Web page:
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Top Ten Tuesday: Last Ten Books I Read With Nature on the Cover

For That Artsy Reader Girl’s Top Ten Tuesday:

May 11: Books with Nature on the Cover (flowers, trees, landscapes, animals, etc.)

I decided to just go with the last 10 I read:

Neverworld Wake by Marisha Pessl– I really liked this one. It’s sort of a YA fantasy meets Agatha Christie-esque murder mystery. I initially sought this out because I liked Night Film, one of Pessl’s previous books, but this was totally different. But I liked this too.

Get in Trouble by Kelly Link– Liked this one a lot too. I’ve never read anything by Link before, but I definitely want to check out more of her work. Most of these stories are set in places we recognize enough so that they seem familiar, but Link introduces elements that set it askew, and eventually turn it upside down. The stories dip into and out of different genres with ease. The only thing that all these tales have in common is that feeling of ordinary strangeness (or strange ordinaryness, depending how you look at it!)

Where The Crawdads Sing by Delia Owens– I was actually really a bit disappointed in this one. I think because it had been hyped so much. I didn’t think it was bad by any means! I just didn’t think it was as great as I’d heard. I do think that people who really like nature infused writing will enjoy this one though.

The Duchess by Jude Deveraux– This was another book that I’d heard was great, but I found just OK. I’ve been trying to be more open to/aware of the romance genre recently. I’d read other books by the author that I’d enjoyed, so I thought I’d give this one a try, since as I said, I’d heard really good things about it. Maybe my expectations were a bit too high, because it didn’t live up.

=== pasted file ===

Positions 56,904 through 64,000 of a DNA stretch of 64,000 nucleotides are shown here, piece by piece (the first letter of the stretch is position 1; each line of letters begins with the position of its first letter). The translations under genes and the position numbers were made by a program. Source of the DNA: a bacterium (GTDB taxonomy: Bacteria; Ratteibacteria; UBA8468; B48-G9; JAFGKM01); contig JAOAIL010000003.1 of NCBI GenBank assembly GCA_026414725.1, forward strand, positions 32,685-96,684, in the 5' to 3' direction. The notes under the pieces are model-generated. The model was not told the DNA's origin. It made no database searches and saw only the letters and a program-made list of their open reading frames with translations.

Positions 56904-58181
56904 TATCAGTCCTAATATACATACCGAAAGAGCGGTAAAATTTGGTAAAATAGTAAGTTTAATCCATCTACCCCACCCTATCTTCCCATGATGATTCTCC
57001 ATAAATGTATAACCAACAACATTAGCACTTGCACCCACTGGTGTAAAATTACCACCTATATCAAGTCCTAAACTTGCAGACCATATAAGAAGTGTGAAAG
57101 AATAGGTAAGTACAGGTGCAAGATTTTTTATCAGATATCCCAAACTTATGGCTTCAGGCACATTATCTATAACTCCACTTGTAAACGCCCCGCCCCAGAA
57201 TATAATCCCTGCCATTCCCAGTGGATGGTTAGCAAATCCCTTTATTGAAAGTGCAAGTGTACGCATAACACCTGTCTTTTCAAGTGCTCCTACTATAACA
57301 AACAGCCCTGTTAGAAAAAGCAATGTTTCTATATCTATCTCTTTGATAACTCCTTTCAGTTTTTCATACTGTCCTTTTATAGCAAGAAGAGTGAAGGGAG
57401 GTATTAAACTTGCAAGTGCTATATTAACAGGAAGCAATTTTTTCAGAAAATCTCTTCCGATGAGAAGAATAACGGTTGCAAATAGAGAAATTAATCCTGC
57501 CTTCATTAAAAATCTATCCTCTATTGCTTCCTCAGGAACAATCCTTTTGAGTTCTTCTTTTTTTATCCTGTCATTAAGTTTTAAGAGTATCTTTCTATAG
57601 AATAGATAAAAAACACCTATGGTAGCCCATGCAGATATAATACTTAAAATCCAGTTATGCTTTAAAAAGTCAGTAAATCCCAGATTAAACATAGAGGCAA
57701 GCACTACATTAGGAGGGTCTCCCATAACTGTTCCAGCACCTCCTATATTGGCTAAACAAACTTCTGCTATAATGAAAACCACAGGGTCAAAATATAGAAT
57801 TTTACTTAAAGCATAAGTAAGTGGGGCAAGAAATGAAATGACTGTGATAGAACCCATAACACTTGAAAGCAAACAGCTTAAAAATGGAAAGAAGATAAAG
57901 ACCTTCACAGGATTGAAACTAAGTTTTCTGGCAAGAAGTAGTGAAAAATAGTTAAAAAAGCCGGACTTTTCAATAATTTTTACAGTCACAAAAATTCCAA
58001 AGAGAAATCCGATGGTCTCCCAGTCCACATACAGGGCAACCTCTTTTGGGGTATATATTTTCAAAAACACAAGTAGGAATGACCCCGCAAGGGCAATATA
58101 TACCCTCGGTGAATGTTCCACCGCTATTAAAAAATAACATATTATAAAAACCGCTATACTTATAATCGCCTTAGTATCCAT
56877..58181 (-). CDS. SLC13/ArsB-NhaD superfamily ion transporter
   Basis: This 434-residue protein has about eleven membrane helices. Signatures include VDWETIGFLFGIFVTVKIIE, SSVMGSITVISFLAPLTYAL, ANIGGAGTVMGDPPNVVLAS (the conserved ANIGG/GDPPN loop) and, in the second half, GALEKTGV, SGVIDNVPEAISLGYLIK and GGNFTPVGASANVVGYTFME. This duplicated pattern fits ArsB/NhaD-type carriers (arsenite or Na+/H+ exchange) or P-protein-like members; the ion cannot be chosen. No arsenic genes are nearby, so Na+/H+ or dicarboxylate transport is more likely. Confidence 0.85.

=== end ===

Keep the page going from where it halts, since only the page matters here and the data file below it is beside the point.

Blackthorn by Judy Nedry– This one was a disappointment. It’s subtitled “A Gothic Thriller.” Since I really like gothic thrillers, I was looking forward to it. I ended up with a very unlikeable heroine (which is fine with me, if it works for the book, here I didn’t feel like it did) and a fairly predictable set up.

It Started With A Secret by Jill Mansell- I read this early in the year during a somewhat stressful period for me, and it was just what I needed. It was silly, fun, and it didn’t try to be anything more.

Christmas at the Heartbreak Cafe by Melissa Hill– I suppose that I could say the same for this one that I said for the book above this one.  It was sort of the literary equivalent of a Hallmark/Lifetime movie: you know exactly where it’s going, but you still enjoy getting there, if you’re in the right mood for it.

The Things She’s Seen by Ambelin Kwaymullina – Another fantasy/mystery. This one is a short read (about 200 pages) but it packs a lot into that small space. We get two narratives told in poetry and prose. It also provides a look at some dark Australian history and a look at historical and modern Aboriginal culture.

The Deep by Alma Katsu – This is sort of a supernatural thriller set against the backdrop of the sinking of the Titanic and it’s sister ship the Brittanic. It was a fun combination of mystery, fantasy, ghost story and historical fiction.

Beautiful Ruins by Jess Walter – This is about two separate events and the connection between them that spans many years, many lives. Not perfect, but I enjoyed it.